Yes, there are indeed red and white duck species that you can find in your local area. Ducks come in various colors and sizes, with some as vibrant as your color palette.
While these red and white duck species are not rare, at least most of them aren’t. Several preventive measures have been taken to conserve their populations. Let’s dive right into the world of these red and white duck species.
10 Red and White Duck Species
1) Mandarin duck
|Scientific Name||Aix galericulata|
|Size||41–49 cm in length, with a wingspan of 65–75 cm|
|Geographic Location||Native to the East Palearctic|
|Identification||Males have distinctive red and white plumage, with a vibrant red bill and a white crescent above the eye|
The male mandarin duck has a vibrant and eye-catching appearance. It has a petite, red bill and a striking white crescent above his eye, giving him an elegant “eyebrow.”
In many Asian cultures, mandarin ducks symbolize love, fidelity, and married bliss.
In Chinese culture, they are known as “yuan-yang,” representing a loving couple, and are often featured in art and weddings.
Mandarin ducks are a bit secretive when it comes to their nesting habits. They choose to nest in cavities in trees near water, making their homes in densely wooded areas.
2) Muscovy duck
|Scientific Name||Cairina moschata|
|Size||Approximately 76 cm|
|Geographic Location||Native to America|
|Identification||They have distinctive caruncles (fleshy, warty growths) on their faces, particularly in males|
Muscovy ducks are elegant birds with contrasting black and white plumage. Males have glossy black feathers with white wing patches, while females are more modestly colored.
While they are native to tropical regions, they can thrive in cooler climates, enduring temperatures as low as 10°F (-12°C).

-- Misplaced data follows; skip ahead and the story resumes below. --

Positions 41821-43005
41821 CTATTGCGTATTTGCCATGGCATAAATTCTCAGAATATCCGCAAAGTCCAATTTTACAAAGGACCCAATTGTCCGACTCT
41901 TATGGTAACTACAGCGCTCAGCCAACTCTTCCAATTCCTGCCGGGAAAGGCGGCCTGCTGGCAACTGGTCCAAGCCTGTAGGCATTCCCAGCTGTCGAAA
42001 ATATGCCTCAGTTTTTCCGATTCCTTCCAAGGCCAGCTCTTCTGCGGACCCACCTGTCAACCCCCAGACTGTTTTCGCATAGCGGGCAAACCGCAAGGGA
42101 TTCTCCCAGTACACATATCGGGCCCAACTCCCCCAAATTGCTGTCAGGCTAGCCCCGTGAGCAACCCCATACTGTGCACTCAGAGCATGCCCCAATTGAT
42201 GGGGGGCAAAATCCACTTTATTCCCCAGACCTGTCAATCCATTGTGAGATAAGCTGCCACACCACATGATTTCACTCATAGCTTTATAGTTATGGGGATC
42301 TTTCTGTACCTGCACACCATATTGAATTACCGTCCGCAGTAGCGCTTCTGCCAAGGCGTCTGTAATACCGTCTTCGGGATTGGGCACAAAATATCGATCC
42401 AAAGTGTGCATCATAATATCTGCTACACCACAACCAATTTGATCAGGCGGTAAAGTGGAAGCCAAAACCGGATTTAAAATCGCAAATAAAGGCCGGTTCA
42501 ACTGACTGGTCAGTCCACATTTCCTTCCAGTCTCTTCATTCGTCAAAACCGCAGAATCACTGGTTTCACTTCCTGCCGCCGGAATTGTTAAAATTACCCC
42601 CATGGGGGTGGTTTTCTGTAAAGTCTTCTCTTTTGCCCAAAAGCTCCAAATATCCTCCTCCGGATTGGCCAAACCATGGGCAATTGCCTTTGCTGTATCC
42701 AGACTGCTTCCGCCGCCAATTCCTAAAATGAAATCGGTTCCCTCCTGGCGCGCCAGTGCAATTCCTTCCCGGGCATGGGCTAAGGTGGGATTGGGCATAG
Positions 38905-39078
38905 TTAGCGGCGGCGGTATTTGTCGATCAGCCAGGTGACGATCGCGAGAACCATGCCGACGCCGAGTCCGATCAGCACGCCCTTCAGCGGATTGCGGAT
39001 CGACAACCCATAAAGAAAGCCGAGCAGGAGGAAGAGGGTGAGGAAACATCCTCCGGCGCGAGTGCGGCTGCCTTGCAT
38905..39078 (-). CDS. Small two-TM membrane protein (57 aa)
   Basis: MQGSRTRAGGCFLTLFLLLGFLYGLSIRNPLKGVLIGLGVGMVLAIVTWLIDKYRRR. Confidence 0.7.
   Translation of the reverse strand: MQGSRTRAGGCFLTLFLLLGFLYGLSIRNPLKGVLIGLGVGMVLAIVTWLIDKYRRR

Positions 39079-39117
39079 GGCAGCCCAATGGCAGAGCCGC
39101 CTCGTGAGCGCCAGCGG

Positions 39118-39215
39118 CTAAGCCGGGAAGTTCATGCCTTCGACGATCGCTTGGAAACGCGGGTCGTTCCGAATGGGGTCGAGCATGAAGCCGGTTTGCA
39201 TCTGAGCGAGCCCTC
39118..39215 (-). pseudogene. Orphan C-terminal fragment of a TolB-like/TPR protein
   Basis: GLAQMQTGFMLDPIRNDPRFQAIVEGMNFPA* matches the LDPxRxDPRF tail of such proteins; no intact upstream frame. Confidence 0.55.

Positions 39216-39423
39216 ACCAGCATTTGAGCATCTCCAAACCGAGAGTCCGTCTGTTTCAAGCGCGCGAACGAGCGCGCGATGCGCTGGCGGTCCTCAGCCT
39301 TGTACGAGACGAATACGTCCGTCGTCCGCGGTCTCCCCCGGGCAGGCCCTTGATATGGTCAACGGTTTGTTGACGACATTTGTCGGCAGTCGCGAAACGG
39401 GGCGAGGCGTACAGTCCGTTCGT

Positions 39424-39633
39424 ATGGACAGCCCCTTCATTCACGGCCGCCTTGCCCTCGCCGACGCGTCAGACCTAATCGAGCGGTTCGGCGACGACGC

The name may have originated from the birds’ distinctive musky odor, which is especially noticeable in males.
Muscovy ducks are prized for their meat, which is known for its robust flavor and is often compared to roast beef. Their lean and tender meat makes them a preferred choice for culinary purposes.
3) Wood duck
|Scientific Name||Aix sponsa|
|Size||47 to 54 cm in length, with a wingspan of 66 to 73 cm|
|Geographic Location||Various parts of North America|
|Identification||Adult male wood ducks have red eyes, and a white streak running down their neck.|
Adult male wood ducks sport deep red eyes, and a white streak down their neck. Females have a more understated appearance with a white eye ring and a whitish throat.
Both genders have distinctive crests on their heads, and the speculum on their wings is iridescent blue-green.
They typically build their nests in tree cavities close to water. These nests are carefully lined with feathers and soft materials for comfort and warmth.
While some stay in the southern part of America, others migrate south for the winter.
If nesting boxes are placed too close together, females may lay their eggs in their neighbors’ nests, leading to an unusual scenario called “nest dumping.”
|Scientific Name||Aythya americana|
|Size||37 cm long with an 84 cm wingspan|
|Geographic Location||Across North America|
|Identification||Male redheads have copper heads and bright blue bills|
Adult males have copper-colored heads and bright blue bills which are even more prominent during the breeding season.
Redheads take courtship seriously, engaging in intricate rituals to find their perfect match. Males go all out with neck-kinking, head-throwing, and cat-like calls to woo their potential partners.
During the breeding season, they indulge in an animal diet like gastropods and insect larvae. However, when they migrate south for the winter, their preferences shift to a more vegetarian diet, which includes pondweeds, wild rice, and other aquatic plants.
During winter, the redhead leaves breeding grounds in North America for warmer winter destinations.
5) Red-breasted merganser
|Scientific Name||Mergus serrator|
|Size||Approximately 51–64 cm long, with a wingspan of 66–74 cm|
|Geographic Location||Native to North America|
|Identification||Males have dark heads, a green sheen, a white neck, and a rusty breast.|
During the breeding season, males flaunt their dark heads with a green sheen and a white neck adorned by a rusty breast.